Dave always uses himself as an example of someone who would be happily willing to pay for things that would improve things overall—he just wants to be able to choose which things to pay for.  I don’t mind that, because Dave has been to Nite Skool, and seems to be a nice guy.  What I do worry about is what would happen if we left all the (so-far-uneducated, not-so-nice) other people to their own devices.  I just don’t see the people that watch Jerry Springer on a regular basis making an informed decision about which private schools to fund.  Let’s face it, they aren’t going to fund ANY.  They often don’t even bother to finish public school themselves. 

    Why not? 

    I’d like to start in the middle, with a bunch of reasonable, ethical, educated and thoughtful people, and then… I would be more optimistic about abolishing taxation.  But we aren’t in the middle.  We don’t even have a consensus about what counts as reasonable, ethical, educated and thoughtful, apart from the consensus we get by voting in elections to elect governements which take and use our tax dollars in various ways.  That’s very limited accountability, but at least it’s SOMETHING.

    Posted by julianyway  on  03/19  at  11:36 PM
  • Have to keep posting twice because I’m so long-winded. Sorry!

    “I think students should be educated using money intended by those *who earned it* to fund their education.

    It’s interesting to contemplate deciding what counts as “earning” money, and who counts as having “earned” it.  There’s a Dollar Store here in town where everything costs a dollar.  You can buy EVERYTHING there.  You can get all your soaps, shampoos, building supplies, cleaning supplies, cutlery, art supplies, books, CDS, stuffed toys, scarfs, socks, batteries, camera film… each item is a dollar.  A lot of the stuff comes from China.  Some of the items are pretty complex—complete working music boxes that play three different songs, clocks, watches… working items with lots of moving parts.  I look at these things and marvel:  You’d think it would cost more than a dollar just to PACKAGE this item, much less manufacture this and ship it here.  But at any rate, SOMEBODY’s been working pretty hard, and it only cost ME a dollar for the watch, which is cheapish, but works fine. 

    I wonder who “earns” the money that runs this machine.  I wonder what made the watch worthwhile to make, and to whom.  I hope nothing got “taken away” from any little kids anywhere, just so that I could have this watch, and save money by going to this Dollar Store.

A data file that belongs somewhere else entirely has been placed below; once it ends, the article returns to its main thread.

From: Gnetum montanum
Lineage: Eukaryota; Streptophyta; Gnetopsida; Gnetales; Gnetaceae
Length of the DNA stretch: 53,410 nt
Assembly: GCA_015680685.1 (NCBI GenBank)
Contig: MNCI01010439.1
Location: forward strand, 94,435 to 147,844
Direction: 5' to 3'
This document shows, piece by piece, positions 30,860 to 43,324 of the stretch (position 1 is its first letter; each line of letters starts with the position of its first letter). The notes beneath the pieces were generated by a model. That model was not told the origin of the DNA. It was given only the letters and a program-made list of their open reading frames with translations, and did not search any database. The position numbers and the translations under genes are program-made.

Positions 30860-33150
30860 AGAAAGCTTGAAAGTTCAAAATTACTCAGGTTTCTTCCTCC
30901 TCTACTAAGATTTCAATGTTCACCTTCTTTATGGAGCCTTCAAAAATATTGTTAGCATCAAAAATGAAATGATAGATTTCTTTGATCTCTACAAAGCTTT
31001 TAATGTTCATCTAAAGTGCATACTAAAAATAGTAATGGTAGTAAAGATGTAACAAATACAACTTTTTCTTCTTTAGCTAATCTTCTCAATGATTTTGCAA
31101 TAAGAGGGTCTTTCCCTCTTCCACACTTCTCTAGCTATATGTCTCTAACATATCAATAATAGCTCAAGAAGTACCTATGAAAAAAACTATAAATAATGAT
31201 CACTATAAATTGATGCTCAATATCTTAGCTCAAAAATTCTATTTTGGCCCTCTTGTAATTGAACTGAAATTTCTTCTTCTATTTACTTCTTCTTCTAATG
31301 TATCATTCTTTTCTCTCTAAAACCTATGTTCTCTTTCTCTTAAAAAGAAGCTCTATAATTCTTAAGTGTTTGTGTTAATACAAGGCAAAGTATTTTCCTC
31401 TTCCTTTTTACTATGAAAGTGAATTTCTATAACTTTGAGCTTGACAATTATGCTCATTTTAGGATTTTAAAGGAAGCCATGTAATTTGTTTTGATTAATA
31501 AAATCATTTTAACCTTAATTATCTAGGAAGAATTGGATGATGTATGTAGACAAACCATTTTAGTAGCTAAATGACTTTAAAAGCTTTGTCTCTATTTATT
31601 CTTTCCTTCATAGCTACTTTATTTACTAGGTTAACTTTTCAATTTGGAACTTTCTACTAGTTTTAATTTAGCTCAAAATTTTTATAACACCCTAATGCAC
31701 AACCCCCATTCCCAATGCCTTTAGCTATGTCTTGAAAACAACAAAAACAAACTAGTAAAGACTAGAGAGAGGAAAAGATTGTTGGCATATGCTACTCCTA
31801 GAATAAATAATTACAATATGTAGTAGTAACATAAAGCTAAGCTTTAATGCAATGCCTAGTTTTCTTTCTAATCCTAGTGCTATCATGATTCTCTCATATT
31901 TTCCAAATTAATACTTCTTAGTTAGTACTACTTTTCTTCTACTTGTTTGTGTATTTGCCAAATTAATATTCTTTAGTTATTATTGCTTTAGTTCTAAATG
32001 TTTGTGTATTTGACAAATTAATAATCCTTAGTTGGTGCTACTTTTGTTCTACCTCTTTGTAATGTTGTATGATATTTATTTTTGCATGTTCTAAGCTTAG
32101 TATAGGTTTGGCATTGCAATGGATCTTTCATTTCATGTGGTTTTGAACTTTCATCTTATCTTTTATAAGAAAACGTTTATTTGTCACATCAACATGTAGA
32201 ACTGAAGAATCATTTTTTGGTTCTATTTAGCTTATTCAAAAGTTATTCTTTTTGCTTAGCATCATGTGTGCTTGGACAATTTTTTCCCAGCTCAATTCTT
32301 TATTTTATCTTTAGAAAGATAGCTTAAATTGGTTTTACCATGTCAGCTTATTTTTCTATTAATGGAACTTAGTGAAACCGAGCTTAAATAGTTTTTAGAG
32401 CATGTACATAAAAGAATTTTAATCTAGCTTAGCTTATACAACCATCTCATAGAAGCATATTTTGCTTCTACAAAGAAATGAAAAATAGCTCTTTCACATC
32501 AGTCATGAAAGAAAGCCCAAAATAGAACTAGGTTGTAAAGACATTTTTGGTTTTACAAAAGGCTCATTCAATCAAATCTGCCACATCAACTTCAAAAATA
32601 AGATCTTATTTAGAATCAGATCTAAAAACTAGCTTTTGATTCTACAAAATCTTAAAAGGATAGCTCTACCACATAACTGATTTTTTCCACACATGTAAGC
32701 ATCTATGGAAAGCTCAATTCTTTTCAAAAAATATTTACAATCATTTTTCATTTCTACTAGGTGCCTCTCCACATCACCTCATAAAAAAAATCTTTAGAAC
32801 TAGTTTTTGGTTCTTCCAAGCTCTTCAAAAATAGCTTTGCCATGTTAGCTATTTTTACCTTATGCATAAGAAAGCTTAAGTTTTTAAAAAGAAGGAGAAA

Posted by julianyway  on  03/19  at  11:36 PM
  • Not hypothesis, but fact. Canada and the US have marvelous educational systems; but most people aren’t wise. Most of the world’s AID’s victims live in southern Africa; but we don’t have that wildfire under control. In the movie “Syriana” an Al Queida-like character says “the West has failed.” But we don’t look to ourselves or our government or our global corporations, as a cause for Al Queida.

    Children in southern Lebanon die from US-made Israeli cluster bombs. The parents ask why. They can’t fathom this. Why would the Americans hate them? Thousands die on 9/11 and we can’t fathom why anyone would do that; why they would hate us so. We live in a world of foul facts, and we should be taught about them. They impact us.

    The Brits prevented the planes from being blown-up at Heathrow. And after eight hours on the tarmac, my granddaughter and I flew home safely. But I don’t want such a foul world as this for her to grow up in. The little boy with no candy is a clear and present danger.  And it is preventable.

    Posted by Mikael Covey  on  03/20  at  12:09 AM
  • A good thought provoking tale with themes.  I liked it.  Layered meaning beneath the surface of the literal plot is always interesting to read.  Something to make people think…

    Posted by Jay76  on  03/20  at  10:42 AM
  • Seems as if this story has made us think… Is there some way of getting this dialogue in chronological order, Dave?
    I feel like I just stumbled out of “Slaughterhouse Five.”

    Posted by julianyway  on  03/27  at  12:15 AM
  • I recently changed the code so that the comments always come up in chronological order.  If it doesn’t work for you, let me know.  I *think* you didn’t realize I changed it and if you had, then you’d have been pleasantly surprised.  Anyway, I’ve been thinking about Micky and how lucky/unlucky s/he is to have so much and yet be such a knucklehead.

    Posted by .(JavaScript must be enabled to view this email address)  on  03/27  at  01:11 PM
  • Now I REALLY feel dazed and confused… as if Slaughterhouse Five is somehow… over!?

    Nah.  But yah.  At least I can think straighter.

    *“Anyway, I’ve been thinking about Micky and how lucky/unlucky s/he is to have so much and yet be such a knucklehead.”*

    Any ideas?  Let’s fix Micky!

    Posted by julianyway  on  03/28  at  01:24 AM
  • By the way, YAY DAVE!  (And my poodle thanks you too!  Seriously!)

    Posted by julianyway  on  03/28  at  01:25 AM